The Office of Fair Trading (OFT) has delayed the approval and launch of compulsory ombudsman services for estate agents.
The move followed a two-year OFT probe into the estate agents industry
Under new laws, estate agents have to join an ombudsman scheme, which will hear complaints from unhappy customers.
The scheme was due to start on 6 April and four ombudsman services had applied for endorsement from the OFT.
But the OFT said it is still ironing out issues with the applicants and the start date has been postponed.
Under the Consumers, Estate Agents and Redress Act of 2007, an estate agent can be prevented from operating if it is not attached to an OFT-approved ombudsman service that can resolve disputes and offer compensation.
The act was prompted by a desire to give people more protection from estate agents. Until now, the £185bn-a-year industry has been self regulated.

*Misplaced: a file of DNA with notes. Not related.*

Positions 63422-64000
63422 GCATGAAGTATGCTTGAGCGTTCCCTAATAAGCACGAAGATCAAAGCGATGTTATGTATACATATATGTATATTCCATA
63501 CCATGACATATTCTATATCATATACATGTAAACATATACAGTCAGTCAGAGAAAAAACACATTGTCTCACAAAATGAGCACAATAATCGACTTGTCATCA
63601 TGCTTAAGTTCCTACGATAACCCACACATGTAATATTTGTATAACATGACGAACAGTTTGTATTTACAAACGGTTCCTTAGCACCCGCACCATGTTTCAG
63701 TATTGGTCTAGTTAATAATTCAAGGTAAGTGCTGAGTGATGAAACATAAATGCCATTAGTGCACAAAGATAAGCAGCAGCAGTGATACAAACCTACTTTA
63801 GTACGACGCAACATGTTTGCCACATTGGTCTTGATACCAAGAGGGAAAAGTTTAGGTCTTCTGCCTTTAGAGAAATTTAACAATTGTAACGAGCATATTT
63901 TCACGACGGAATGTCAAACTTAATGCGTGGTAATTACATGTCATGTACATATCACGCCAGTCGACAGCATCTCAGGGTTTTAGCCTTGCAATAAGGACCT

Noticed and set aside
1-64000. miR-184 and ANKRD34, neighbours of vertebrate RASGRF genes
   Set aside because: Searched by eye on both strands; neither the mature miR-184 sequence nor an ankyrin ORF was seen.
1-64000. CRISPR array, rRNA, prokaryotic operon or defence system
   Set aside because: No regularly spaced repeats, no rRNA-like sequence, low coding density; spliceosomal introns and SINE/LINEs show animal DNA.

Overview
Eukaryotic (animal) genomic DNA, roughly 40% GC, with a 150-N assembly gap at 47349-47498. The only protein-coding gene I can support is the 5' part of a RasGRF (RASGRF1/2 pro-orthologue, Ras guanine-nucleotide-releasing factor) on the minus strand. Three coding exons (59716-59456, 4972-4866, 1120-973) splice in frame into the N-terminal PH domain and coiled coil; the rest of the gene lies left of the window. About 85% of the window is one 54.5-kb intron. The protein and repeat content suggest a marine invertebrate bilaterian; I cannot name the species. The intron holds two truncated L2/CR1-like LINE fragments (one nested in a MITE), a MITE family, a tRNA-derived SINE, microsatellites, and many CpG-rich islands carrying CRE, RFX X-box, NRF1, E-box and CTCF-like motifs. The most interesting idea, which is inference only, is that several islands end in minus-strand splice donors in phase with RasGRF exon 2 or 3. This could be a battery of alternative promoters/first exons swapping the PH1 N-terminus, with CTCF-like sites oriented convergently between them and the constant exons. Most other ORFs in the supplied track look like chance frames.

Only about 60% of estate agents were members of ombudsman schemes at the end of 2006. A disproportionate number of complaints about estate agents are about firms not in these schemes.
Complaints about estate agents include inaccurate description of properties or delays in passing on offers to sellers.
Four schemes have applied for OFT endorsement. They are the Ombudsman for Estate Agents, The Surveyors Ombudsman Service Limited, IDRS Ltd, and The Register of Estate Agents.
The clause in the 2007 Act making membership of a scheme compulsory for all estate agents will only be active once approval is given.
Mark McLaren, spokesman for consumer group Which?, said: "We have been waiting four or five years for this. We do not know what the reason for the delay is but we hope any delay will be very short.
"We strongly support all estate agents being members of complaints schemes."